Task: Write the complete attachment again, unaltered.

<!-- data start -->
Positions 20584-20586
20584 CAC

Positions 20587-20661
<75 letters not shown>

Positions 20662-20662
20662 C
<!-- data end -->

Positions 20584-20586
20584 CAC

Positions 20587-20661
<75 letters not shown>

Positions 20662-20662
20662 C